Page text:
Tuesday, October 21, 2014Cloudy 8°C
City

Nostalgia Tripping: Scarboro Beach Park

Posted by Agatha Barc / May 21, 2011

Toronto, history, Scarboro Beach Park, Victoria Park, the BeachesThis lakeside attraction from the early twentieth century is neither as famous nor as widely and nostalgically remembered as the Sunnyside Amusement Park, but it's still worth a quick peek into its past. For almost 20 years, it provided diverse entertainment to numerous Torontonians in the east end of the city.

Toronto, history, Scarboro Beach Park, Victoria Park, the BeachesAccording to Mike Filey's I Remember Sunnyside: the Rise and Fall of a Magical Era, the park, which was actually located in the Beach(es), was opened in 1907. It wasn't the earliest attraction of this type east of Yonge Street, however. It was preceded by Victoria Park, located near the present intersection of Queen Street East and Victoria Park Avenue, dating back to the 1880s. It was financed and operated by several distinguished citizens of the day, including John Irwin, an alderman, Rob Davies and P.G. Close.

It opened annually on Victoria Day, and it was popular with those residing in the nearby city. The passengers were brought on steamers that boarded on the shore at the foot of Yonge Street. The park featured diverse (and somewhat strange by today's standard) array of attractions, including foot races, tight-rope-walking exhibitions, and donkey riding. Other, more traditional, activities included picnics and dances. The land on which the park stood was later sold for development. The only surviving remnant from the past is the name used for a road, which later came to signify the boundary between the suburbs of East York and Scarborough.

Toronto, history, Scarboro Beach Park, Victoria Park, the BeachesIn 1912, Toronto Railway Company purchased the Scarboro Beach Park and subsequently invested in it, making it more both popular and profitable. The existing facilities were considerably expanded and transformed into a trolley park. TRC was of course in the transportation business, and the purchase directly contributed to the increase the profits from the park on par with the money made from the streetcar line, which was also operated by the TRC, and which ended in the close proximity to the park.

Toronto, history, Scarboro Beach Park, Victoria Park, the BeachesAccording to a newspaper advertisement from May 20, 1920, which announced the opening-day attraction at the park, the management attempted to appeal to both child and adult visitors. It offered two separate schedules of attractions, which were similar, held at two different points of the day. The attractions during opening day offered to children consisted of a costume parade and contest, balloon ascension, vaudeville, dancing, Imperial Concert Band and radio report. In the evening, when the park would be cleared of the children, adults were invited to participate in a similar set of activities, which were identical to those offered to the kids, but also included games.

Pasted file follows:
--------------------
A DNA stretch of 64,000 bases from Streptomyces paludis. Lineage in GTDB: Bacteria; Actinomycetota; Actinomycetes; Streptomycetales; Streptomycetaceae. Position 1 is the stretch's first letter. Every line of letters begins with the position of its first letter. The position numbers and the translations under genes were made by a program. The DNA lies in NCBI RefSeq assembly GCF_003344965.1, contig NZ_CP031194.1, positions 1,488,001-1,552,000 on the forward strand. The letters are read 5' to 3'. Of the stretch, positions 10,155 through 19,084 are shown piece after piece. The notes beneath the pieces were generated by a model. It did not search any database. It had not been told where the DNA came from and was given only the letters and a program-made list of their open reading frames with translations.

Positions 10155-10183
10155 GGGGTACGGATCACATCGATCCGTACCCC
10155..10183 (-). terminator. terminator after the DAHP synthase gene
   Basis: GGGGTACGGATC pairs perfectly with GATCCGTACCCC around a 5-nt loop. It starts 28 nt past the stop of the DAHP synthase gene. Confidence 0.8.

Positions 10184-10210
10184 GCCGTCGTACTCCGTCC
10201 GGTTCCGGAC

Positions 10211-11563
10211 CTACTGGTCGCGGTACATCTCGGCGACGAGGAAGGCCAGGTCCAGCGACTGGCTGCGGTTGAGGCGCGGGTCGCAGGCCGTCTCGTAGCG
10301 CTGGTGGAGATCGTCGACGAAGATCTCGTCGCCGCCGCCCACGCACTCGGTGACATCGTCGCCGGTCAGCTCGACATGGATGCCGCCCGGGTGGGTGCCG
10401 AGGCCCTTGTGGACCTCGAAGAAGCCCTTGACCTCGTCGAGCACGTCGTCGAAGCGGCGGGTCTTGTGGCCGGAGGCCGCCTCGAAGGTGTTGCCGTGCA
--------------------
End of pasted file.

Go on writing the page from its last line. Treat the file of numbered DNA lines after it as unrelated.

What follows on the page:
Toronto, history, Scarboro Beach Park, Victoria Park, the BeachesAttractions were numerous, ranging from rides, such as the Scenic Railway, to shooting gallery, hoop game, red-hot stand, circus gallery, and performances of acrobats, jugglers, and magicians, and musicians. The six-day bicycle race was one of the most popular events, which was actually a human endurance contest, popularized in the late nineteenth century. The cyclists would pedal round and round the lacrosse track, with brief interruptions for food and drink, but apparently nothing more.

Toronto, history, Scarboro Beach Park, Victoria Park, the BeachesThe life of the Scarboro Beach Park unexpectedly ended when the TRC locked the gates to the property in 1925. When the responsibilities of providing public transportation in Toronto were handed over to the newly formed Toronto Transportation Commission, the TRC wanted to forcibly transfer the ownership to the TTC, but it failed. Later, the site was sold to the Provident Investment Company, which cleared the area of all the buildings and rides and eventually replaced them with houses.

Like Victoria Park, Scarboro Beach Park survives only in the name, used for a street, Scarborough Beach Boulevard, which sits on the site of the former path that led from Queen Street East to the entrance gate of the park.

Images from the City of Toronto Archives and Wikimedia Commons.

Discussion

7 Comments

Astute Citizen / May 21, 2011 at 12:11 pm
user-pic
Amazing! I had no idea Scarborough had this rich beach history, tho' should have figured it out. Thanks so much for this, really worth the trip, and a great keepsake!

Saturday / May 21, 2011 at 05:40 pm
user-pic
Well, you sure would have never guessed that this was Scarborough. That's amazing.
dcole / May 21, 2011 at 10:15 pm
user-pic

broad pedestrian expanseways with swimming, entertainment and market style is the theme that would bring people to the waterfront is what city planners, not developers should be dictating the harbourfront.
hellebelle / May 21, 2011 at 10:29 pm
user-pic
cool, i also never heard of scarborough beach park. water chute looks neat!
warmflash / May 21, 2011 at 11:25 pm
user-pic
Using the photo's, the people of Scarboro, should rebuild the entire pleasure center again.
JM / May 22, 2011 at 06:20 pm
user-pic
Not to be nit-picky regarding the above comments, but Scarb Beach is in within pre-amagamation Toronto, not Scarborough (or East York as far as I know). Victoria Park is the boarder of old Toronto and Scarborough, and Scarboro Beach is over a km away (to the west). Just to clarify. A little nit-picky, I know.
David / October 10, 2013 at 11:12 am
user-pic
Another business in Scarboro shut down due to lack of subways...

Add a Comment

Other Cities: Montreal